As I became increasingly educated in science, I decided that I wished to become a scientist. The more I learned about science and the history of encounters between the Church and pursuers of truth such as Galileo, the more antagonistic became my relationship with Christianity. The theological conflict Christianity has engendered between reason and Christian faith drove me further and further away from Christianity throughout my period as a high school student and closer to materialist agnosticism.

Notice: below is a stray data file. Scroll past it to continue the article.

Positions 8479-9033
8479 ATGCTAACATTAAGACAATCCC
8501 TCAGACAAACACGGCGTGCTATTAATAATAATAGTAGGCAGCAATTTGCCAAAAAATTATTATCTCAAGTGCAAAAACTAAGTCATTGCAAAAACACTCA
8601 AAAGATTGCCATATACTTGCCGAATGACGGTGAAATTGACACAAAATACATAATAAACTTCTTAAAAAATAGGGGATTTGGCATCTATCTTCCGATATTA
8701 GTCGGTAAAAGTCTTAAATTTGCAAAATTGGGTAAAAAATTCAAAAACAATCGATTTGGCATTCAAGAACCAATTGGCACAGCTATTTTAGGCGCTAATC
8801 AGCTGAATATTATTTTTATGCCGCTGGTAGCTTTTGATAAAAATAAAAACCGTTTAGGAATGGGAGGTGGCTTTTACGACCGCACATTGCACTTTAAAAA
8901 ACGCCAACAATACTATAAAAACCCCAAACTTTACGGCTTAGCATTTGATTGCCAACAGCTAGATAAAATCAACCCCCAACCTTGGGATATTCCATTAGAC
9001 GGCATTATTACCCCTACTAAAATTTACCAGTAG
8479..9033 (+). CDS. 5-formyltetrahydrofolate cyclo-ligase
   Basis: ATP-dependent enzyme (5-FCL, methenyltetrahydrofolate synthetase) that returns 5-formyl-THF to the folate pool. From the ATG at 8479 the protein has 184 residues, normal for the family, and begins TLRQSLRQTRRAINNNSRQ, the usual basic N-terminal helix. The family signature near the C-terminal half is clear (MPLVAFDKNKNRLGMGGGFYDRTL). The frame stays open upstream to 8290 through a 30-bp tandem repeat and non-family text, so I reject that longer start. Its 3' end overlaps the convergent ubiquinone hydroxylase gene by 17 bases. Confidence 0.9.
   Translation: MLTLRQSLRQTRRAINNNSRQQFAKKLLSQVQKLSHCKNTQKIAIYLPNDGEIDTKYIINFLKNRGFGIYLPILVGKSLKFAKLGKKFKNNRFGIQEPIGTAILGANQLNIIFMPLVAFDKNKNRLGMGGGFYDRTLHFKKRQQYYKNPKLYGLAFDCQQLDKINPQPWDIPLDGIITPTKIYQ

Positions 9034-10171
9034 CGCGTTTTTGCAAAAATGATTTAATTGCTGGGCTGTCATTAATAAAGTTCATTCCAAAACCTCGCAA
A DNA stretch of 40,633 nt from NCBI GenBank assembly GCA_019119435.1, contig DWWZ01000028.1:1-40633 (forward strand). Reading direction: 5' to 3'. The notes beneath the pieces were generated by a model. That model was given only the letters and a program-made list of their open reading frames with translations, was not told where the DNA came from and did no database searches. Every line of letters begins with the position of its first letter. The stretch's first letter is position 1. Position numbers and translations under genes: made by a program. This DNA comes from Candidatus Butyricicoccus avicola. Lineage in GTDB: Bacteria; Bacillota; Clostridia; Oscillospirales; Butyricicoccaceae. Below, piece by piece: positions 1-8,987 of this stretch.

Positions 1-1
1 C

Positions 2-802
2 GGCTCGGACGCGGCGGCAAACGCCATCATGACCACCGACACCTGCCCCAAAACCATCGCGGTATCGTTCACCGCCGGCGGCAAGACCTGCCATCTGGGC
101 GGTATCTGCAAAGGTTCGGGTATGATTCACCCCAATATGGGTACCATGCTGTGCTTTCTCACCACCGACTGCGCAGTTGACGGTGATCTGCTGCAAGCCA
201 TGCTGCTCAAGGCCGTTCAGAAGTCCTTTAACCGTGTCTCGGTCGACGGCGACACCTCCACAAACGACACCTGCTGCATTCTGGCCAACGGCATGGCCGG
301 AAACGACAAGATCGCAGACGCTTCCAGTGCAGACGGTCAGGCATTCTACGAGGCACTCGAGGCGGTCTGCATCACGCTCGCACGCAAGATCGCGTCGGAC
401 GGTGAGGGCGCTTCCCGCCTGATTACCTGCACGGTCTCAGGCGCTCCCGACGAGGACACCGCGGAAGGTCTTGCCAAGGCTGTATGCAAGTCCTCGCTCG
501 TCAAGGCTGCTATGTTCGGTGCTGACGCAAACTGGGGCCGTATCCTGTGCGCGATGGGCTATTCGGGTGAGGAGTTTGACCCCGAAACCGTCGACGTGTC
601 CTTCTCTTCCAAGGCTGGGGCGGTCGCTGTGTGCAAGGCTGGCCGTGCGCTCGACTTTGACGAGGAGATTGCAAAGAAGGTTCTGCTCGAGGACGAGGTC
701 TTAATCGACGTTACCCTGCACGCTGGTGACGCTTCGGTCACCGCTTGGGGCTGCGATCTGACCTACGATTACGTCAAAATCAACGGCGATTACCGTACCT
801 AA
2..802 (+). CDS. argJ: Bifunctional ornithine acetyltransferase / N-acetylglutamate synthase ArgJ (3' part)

In college, I began to meet Muslims and became interested in the culture of the Middle East. I became very interested in Islamic art, which piqued my interest in Islam itself. However, being a triple major in difficult academic subjects, I felt I had little extra time to study religion. Upon entering graduate school I bought a translation of the Qur’an and began reading it on the bus to and from my office. I found it very interesting, but was distracted by its detailed rules regarding legal and other practical matters, and furthermore had no one to ask about things made unclear in translation. Then I began dating a Catholic Christian girl about whom I became very serious. However, I refused to accept the Christian view of Christ no matter how many ways I considered it and despite the strength of faith, honesty, and morality my friend exhibited. Eventually, we parted ways, but the girl’s conservatism and strength of morality left a strong impression on me. I reconsidered the virtues of faith in God, untainted by the idea of associating of others with Him.